Another well-recognized trend has continued: the dominance of drugs developed in the USA in the list of FDA approvals.  At least 28 of the 39 approvals had the majority of their development carried out in the USA.  As the FDA is the US regulatory body, such a dominance will surprise no-one, but it is interesting to look deeper at the source of the original inventions that underpinned each product.  Again, the US win hands down: some 24 of the 35 or so products for which a single seminal invention could be identified originated in either a US company laboratory or a US academic institution.  Japan trail in a distant second, with their labs responsible for five of the inventive steps.  Depressingly for DrugBaron, as a UK scientist, precisely none of the 2012 approvals can trace their origins to invention in the UK and perhaps only six to Europe as a whole.


2012 is only one year.  But European governments and policy makers cannot ignore the dearth of measurable output (even at the level of approvable drugs, which, as DrugBaron has already noted, mostly represent disappointingly small advances in real patient care).  The argument that investment in life sciences should be an engine of growth falters unless we can point to the deliverables.  Employment head counts may trump real outputs in short term political deliberations, but in the long term become a drag rather than a booster for our economy.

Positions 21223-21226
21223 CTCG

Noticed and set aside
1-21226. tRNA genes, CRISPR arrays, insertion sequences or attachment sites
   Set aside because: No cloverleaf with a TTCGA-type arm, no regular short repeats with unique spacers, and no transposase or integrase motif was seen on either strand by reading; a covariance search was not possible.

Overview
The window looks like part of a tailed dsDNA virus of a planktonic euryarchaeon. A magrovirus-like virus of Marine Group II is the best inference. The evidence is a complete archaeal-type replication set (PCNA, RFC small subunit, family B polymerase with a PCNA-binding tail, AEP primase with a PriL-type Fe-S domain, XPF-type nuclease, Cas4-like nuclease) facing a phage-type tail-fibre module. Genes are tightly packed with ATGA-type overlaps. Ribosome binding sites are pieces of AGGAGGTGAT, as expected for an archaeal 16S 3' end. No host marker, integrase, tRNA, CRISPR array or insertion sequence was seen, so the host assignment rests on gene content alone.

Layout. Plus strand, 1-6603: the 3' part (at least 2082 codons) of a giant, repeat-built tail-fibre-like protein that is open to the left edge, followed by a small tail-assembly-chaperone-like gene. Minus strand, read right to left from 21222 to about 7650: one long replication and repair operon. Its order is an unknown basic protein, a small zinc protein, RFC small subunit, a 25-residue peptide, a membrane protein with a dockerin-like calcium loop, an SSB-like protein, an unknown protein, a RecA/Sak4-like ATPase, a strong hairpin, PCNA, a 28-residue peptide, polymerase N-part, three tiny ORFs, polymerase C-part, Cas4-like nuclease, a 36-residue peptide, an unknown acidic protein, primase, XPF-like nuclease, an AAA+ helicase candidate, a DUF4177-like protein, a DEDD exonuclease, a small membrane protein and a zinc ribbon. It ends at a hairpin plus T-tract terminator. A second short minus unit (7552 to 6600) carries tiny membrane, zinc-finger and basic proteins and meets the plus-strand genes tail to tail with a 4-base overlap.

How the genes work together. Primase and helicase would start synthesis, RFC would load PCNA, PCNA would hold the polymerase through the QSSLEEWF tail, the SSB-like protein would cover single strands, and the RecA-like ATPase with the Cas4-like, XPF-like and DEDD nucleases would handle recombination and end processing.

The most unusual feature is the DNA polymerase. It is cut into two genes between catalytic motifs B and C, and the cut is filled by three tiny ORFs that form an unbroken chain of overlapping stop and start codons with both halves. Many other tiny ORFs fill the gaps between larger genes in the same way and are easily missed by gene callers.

The solution is simple: availability of capital has long since ceased to be the limiting factor for successful drug development.  Smart development capability is the rate-limiting step, and European policy makers need to stop focusing on size and worry much more about quality.

The biggest sellers among the 2012 approvals will canabalize existing premium products – none of them will win back a significant share from generics

The other interesting observation from the 2012 dataset is the predominance of agents invented in either biotech companies (as opposed to global pharma giants) or academic laboratories.  Around fourteen of the products had their origins in academia, and another twelve or so came from (relatively) small product-focused biotech companies (more than half of which were actually taken to approval by those smaller companies).  Only some thirteen of the products had their origins inside the gargantuan R&D operations of the global pharma companies.